If you own and operate a motorcycle in Pennsylvania, you are required to purchase motorcycle insurance. Motorcycle insurance is carried under a separate policy from regular automobile insurance, as Pennsylvania classifies each differently under the motor vehicle code. As a unique policy, motorcycle insurance has unique coverages and rates that you must know and understand in order to adequately protect yourself in case of a motorcycle accident.

Just as is the case with passenger vehicles, the State of Pennsylvania requires all motorcycle operators to carry the following minimum liability coverages in order to legally drive a vehicle:

  • $15,000 of coverage for an injury or death to one person in a single accident.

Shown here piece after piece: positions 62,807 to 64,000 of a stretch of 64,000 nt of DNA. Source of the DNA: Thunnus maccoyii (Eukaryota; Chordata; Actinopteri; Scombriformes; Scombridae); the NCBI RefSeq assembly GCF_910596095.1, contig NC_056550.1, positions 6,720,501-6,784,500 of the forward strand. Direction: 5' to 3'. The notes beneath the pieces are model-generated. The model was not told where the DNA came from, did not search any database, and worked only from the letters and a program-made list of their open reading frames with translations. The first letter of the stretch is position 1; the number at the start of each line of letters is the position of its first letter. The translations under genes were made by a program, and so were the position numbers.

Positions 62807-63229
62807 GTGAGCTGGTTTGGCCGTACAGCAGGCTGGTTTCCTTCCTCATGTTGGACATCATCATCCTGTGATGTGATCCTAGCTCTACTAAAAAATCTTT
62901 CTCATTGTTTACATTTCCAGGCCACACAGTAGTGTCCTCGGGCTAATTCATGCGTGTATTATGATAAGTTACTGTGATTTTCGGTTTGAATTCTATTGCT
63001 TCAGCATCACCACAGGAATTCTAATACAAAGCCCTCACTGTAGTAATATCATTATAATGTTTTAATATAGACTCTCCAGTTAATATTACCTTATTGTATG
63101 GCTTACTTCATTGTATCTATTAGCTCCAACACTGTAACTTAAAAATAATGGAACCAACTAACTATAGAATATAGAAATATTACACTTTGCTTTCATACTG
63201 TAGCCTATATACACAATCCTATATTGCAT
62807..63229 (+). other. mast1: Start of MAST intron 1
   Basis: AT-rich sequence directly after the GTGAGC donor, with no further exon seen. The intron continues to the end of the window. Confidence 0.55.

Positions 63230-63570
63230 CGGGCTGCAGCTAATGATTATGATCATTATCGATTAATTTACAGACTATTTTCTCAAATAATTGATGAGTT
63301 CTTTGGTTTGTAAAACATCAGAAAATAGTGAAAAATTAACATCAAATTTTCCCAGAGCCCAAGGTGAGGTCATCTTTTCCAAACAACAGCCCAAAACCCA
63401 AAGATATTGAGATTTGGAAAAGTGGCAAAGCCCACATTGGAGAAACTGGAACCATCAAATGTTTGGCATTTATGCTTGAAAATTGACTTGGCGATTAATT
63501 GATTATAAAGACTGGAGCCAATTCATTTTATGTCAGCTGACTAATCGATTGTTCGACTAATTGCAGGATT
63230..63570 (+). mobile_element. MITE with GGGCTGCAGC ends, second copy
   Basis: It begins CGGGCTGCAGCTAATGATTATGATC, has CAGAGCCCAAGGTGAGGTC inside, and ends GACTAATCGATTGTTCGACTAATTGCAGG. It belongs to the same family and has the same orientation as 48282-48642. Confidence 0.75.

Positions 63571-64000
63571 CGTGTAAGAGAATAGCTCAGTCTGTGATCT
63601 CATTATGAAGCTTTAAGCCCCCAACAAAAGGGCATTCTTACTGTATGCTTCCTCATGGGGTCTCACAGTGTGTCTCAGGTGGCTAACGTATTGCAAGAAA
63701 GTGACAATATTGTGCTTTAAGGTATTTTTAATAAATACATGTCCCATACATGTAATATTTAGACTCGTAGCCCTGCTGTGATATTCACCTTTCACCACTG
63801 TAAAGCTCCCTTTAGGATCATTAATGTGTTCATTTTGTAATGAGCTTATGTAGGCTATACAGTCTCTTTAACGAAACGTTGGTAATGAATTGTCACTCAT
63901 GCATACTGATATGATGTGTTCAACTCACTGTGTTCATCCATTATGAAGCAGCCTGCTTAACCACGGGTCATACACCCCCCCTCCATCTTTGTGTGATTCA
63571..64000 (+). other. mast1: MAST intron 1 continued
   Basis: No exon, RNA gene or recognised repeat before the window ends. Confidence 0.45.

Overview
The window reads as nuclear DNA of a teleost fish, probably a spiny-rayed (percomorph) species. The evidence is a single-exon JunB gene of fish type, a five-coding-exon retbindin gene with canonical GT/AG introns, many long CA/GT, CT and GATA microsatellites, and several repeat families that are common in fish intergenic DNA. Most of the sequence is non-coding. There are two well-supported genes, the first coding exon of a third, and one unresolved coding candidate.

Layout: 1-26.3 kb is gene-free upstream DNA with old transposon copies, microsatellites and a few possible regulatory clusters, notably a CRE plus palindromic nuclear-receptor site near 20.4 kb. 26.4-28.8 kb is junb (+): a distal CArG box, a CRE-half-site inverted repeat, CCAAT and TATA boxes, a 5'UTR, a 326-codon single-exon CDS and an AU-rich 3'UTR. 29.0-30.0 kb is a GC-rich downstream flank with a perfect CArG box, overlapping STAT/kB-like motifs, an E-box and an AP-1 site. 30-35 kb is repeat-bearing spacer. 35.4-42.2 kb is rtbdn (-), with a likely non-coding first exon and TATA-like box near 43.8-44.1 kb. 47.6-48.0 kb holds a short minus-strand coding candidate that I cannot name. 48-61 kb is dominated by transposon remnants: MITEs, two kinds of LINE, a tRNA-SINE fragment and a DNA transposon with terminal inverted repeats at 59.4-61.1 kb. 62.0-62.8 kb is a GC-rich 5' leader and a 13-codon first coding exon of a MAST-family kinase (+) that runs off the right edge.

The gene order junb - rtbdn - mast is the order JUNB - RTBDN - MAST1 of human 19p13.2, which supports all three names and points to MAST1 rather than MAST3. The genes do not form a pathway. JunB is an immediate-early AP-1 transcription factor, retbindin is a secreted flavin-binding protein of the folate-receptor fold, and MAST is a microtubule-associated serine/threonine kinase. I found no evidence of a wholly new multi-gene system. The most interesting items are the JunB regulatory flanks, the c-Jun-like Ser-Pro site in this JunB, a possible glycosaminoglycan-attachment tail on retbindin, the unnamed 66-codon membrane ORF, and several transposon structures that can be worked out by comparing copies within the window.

• $30,000 of coverage for injuries or deaths to more than one person in a single accident.
  • $5,000 of property damage insurance.

While owners of passenger vehicles are required to carry an additional $5,000 of personal injury insurance (“PIP”), this coverage is not required of motorcycle insurance policies.

It is important to note that the figures represent only the minimum coverages required by law. As they represent the minimum coverage required by law, these policies will carry the least expensive monthly premiums.

In addition, there are a number of liability options available which are higher than the standard liability limits mentioned above. While such policies will cost more upfront, a motorcycle insurance policy with higher liabilities can pay major dividends in the event of an accident.

For more information on motorcycle insurance, request a copy of my free book, “The Good, the Bad, and the Law: A Guide to Motorcycle Accidents in Pennsylvania.” It contains tips on selecting the right motorcycle insurance and advice for what to do if you have been in a motorcycle accident.